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[132] made upon the prison at Fort Delaware for forty Confederate officers. The forty officers selected and sent to General Gilmore included Generals Edward Johnson, Jeff. Thompson and other officers of lower rank. After the arrival of these officers in Charleston harbor they were kept aboard a vessel for several days, and then, instead of landing and placing them under the fire of the Confederate guns, as first proposed, they were, by some agreement between Generals Jones and Gilmore, exchanged for the Federal officers in Charleston.

It was thought after the fortunate termination of this affair, that General Gilmore would desist from shelling that part of the city occupied by its helpless people, but instead of so doing, shells were thrown into that quarter from day to day. In view of the continued cruel and inhuman conduct of General Gilmore, General Jones determined again to try the experiment of placing Federal prisoners among the helpless people of the city for their protection, and with this view he made a requisition upon Andersonville prison for 600 Federal officers of all ranks, from colonel down.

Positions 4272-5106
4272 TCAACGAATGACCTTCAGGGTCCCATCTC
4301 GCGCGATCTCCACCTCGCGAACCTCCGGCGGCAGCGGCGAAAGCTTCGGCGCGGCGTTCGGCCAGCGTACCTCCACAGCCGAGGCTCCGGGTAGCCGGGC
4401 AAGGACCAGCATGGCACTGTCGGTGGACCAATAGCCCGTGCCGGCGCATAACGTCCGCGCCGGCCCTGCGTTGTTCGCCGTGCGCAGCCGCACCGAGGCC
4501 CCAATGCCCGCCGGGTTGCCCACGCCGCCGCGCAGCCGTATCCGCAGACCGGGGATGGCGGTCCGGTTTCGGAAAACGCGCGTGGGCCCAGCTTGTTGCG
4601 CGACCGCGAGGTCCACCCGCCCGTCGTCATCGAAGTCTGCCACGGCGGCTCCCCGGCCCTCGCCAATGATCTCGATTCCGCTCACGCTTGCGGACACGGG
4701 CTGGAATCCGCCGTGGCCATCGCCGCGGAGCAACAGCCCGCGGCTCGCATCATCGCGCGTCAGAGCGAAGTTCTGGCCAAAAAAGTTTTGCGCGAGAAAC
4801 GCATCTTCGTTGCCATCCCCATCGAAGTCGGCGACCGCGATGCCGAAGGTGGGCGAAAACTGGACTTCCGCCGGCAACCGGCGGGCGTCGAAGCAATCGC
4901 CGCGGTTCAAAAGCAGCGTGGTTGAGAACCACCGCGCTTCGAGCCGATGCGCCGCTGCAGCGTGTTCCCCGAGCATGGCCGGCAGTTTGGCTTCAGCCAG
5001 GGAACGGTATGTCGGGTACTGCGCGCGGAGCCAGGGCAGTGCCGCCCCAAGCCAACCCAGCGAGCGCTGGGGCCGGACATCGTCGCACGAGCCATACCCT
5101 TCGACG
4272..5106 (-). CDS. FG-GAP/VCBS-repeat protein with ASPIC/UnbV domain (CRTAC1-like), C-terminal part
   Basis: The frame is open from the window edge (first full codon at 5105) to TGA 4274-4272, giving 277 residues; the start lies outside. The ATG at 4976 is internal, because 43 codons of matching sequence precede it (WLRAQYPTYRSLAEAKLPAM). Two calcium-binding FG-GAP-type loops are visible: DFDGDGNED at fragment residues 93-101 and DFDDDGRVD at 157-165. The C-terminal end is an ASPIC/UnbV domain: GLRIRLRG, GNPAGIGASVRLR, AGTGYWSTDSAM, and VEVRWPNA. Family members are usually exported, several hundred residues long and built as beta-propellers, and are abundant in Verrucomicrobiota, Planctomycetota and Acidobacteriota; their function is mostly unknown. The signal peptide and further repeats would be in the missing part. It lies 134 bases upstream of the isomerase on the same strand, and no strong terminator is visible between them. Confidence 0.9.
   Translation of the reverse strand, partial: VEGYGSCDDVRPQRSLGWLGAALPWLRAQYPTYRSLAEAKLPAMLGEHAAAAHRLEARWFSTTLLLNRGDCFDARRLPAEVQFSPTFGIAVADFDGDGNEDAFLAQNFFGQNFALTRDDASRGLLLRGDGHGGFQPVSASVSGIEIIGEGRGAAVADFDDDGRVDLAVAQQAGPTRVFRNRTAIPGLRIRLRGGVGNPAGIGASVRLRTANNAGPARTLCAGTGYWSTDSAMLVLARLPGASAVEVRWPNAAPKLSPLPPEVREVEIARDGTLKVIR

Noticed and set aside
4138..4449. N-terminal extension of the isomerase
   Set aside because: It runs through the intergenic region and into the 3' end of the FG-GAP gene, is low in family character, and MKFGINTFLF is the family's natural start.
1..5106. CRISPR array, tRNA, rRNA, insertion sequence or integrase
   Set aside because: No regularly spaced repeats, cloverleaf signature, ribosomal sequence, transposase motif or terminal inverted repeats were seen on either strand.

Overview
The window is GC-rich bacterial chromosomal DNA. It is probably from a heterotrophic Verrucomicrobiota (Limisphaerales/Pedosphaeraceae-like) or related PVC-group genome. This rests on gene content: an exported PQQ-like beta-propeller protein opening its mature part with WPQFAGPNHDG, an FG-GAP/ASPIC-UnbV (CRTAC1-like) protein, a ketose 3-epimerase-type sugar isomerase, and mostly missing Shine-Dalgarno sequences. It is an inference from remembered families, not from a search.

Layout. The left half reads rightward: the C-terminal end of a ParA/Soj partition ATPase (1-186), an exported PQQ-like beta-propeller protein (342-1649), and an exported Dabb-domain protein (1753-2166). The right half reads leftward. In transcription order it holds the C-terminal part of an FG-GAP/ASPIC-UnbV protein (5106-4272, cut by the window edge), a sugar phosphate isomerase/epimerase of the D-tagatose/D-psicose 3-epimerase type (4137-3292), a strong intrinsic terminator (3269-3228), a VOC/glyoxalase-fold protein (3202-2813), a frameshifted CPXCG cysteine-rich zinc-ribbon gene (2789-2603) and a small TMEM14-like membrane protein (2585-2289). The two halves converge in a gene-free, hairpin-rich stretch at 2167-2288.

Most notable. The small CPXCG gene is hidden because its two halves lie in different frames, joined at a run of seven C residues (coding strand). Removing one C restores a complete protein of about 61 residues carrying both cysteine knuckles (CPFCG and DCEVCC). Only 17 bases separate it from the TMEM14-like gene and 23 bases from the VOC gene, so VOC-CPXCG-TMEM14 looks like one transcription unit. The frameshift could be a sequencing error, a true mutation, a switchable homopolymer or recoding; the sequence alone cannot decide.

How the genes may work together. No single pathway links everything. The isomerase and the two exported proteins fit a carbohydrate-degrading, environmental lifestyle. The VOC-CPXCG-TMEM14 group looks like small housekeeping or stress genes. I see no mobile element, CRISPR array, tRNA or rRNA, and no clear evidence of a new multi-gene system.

This number of officers were accordingly brought to the city and quartered in the poorer section, and General Gilmore notified and again requested not to fire into that quarter.

On receipt of this information General Gilmore promptly caused requisition to be made upon the prison at Fort Delaware for 600 officers of equal rank of those in Charleston, to be placed on Morris Island, under the fire of the Confederate guns of Fort Moultre, Johnson, Beauregard, &c., situated on the Charleston side of the channel.

The announcement in the prison at Fort Delaware, that a requisition had been made for 600 officers, to be sent to Morris Island, created the wildest excitement, as it was confidently believed by all that another exchange would be effected on reaching Charleston harbor, and every one was anxious to go.

The cartel for the exchange of prisoners on James River, the regular place of exchange, was not in force at that time, and it was given out, and generally believed, that this was an easy and effective method, devised by Generals Jones and Gilmore, to evade the restrictions upon the exchange of prisoners.

The 600 who were to compose the retaliatory expedition to Morris Island were selected by the commander of the Fort, and the roll of their names was called in the prison pen, several days before the expedition embarked for Morris Island.

When it became known in the prison who the supposed fortunate 600 were, another scene of wild excitement was witnessed.

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Q. A. Gilmore (7)
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